The Report of the “Wizard of Weaponry”
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This report is the result of two years of travel and study of European artillery and small arms development. Sponsored by the Ordnance Division of the War Department, it exerted a great influence on American weapon design and construction during the Civil War. ALFRED MORDECAI. [JUDAICA].
Book, Military Commission to Europe in 1855-1856. Washington, D.C.: Bowman, 1860, 232 pp., 9 ½ x 11 ¾ in. With foldout plates and engravings of cannon, ordinance, maps. Scattered foxing, rebound. Deaccessioned from Yale University.
Alfred Mordecai (1804-1887) entered West Point at age 15 (where he was the only Jew on campus) and graduated first in his class in 1823. He taught at the Military Academy, supervised construction of coastal fortifications, and eventually became assistant to the Army Chief of Engineers. When he was promoted to captain in 1832, he joined the Ordnance department, where he would serve 29 years. Mordecai commanded the Washington arsenal in 1833, then the Frankford Arsenal in Philadelphia, in 1836, and finally the Watervliet Arsenal in New York in 1857.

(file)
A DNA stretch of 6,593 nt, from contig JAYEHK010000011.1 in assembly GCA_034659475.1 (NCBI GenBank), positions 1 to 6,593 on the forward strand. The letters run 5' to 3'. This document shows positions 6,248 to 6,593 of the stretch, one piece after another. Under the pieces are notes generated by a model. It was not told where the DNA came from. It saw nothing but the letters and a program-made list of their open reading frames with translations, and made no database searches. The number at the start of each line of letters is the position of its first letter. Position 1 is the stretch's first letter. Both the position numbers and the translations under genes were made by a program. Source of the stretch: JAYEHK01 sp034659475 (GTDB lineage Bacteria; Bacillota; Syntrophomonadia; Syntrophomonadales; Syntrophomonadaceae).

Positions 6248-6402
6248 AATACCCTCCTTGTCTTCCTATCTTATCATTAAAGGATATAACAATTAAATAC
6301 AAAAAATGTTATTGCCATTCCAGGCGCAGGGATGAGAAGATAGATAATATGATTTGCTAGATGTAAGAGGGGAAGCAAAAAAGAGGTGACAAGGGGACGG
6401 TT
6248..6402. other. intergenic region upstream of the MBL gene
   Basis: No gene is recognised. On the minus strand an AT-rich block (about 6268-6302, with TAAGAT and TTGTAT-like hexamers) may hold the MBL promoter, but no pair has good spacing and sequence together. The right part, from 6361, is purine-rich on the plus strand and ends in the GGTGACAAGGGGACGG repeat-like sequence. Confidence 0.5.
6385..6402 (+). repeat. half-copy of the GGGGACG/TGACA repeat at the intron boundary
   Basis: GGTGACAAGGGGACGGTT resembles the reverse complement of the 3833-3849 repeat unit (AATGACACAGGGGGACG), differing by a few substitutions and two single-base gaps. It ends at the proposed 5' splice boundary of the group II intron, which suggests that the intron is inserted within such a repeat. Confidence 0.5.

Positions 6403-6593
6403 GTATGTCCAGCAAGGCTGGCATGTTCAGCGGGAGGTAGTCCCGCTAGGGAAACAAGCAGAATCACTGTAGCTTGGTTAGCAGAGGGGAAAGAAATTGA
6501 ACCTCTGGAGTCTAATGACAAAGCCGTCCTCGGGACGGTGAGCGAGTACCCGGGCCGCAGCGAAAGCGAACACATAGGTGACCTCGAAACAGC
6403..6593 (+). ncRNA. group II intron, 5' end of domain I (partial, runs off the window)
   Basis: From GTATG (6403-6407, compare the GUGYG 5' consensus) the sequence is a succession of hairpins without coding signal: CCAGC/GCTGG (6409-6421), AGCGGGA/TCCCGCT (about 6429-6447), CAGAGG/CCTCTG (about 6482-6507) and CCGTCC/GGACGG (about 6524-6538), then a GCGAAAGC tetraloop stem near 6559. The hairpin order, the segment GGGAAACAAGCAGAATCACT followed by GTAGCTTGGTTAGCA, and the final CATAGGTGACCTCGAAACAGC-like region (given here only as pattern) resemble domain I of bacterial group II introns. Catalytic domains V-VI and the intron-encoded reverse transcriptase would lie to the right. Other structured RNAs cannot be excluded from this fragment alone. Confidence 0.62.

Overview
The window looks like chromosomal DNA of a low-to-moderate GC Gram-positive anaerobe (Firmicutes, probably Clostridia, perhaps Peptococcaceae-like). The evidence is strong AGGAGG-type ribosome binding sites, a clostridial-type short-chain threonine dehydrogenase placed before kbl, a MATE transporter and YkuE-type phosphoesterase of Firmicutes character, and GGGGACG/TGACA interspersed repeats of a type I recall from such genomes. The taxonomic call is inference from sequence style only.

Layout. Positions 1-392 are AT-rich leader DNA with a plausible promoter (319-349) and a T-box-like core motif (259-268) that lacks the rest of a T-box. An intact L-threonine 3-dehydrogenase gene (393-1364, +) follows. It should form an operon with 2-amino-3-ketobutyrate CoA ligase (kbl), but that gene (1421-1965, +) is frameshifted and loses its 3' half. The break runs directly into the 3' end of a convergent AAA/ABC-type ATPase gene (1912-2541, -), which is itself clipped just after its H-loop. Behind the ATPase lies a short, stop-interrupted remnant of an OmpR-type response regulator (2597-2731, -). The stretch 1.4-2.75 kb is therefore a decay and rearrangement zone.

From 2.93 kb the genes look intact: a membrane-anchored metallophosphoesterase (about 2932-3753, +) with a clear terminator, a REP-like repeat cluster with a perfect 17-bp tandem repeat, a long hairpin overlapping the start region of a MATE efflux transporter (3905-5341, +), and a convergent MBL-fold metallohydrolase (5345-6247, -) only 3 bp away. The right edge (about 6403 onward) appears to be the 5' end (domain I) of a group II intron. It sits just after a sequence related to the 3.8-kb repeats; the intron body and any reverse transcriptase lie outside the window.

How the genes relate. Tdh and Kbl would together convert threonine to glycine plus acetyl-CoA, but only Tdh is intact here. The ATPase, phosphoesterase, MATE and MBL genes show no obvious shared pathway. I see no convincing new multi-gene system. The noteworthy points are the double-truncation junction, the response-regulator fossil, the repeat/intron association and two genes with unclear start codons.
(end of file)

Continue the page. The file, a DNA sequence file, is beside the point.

He was promoted to Major in 1854. “Sealing his reputation as America’s finest ballistician,” wrote Alexander Rose, “he published the influential tracts, “The Ordnance Manual,” “Report of Experiments on Gunpowder,” “Second Report of Experiments on Gunpowder,” and “Artillery for the United States Land Service.”” His most important work however, was this book, Military Commission to Europe in 1855-1856. The report was the result of Secretary of War Jefferson Davis’s concern that the United States was falling behind technologically in armaments, so he sent a group of commissioners to Europe. They visited England, France, Prussia, Poland, Russia, Austria, and the Ottoman Empire. His subsequent report, wrote Rose, was a “landmark of military literature” and greatly influenced the fighting of the Civil War.
At the outset of the war, however, Mordecai was torn between his southern roots (his family had been in North Carolina for generations) and his loyalty to the U.S. Army. Moreover, if he remained with Union forces, he would have been in charge of the weapons used against his family and southern neighbors. Instead, he resigned his commission.
Alexander Rose, “Alfred Mordecai: The Wizard of Weaponry.”
“Alfred Mordecai (1804-1887)”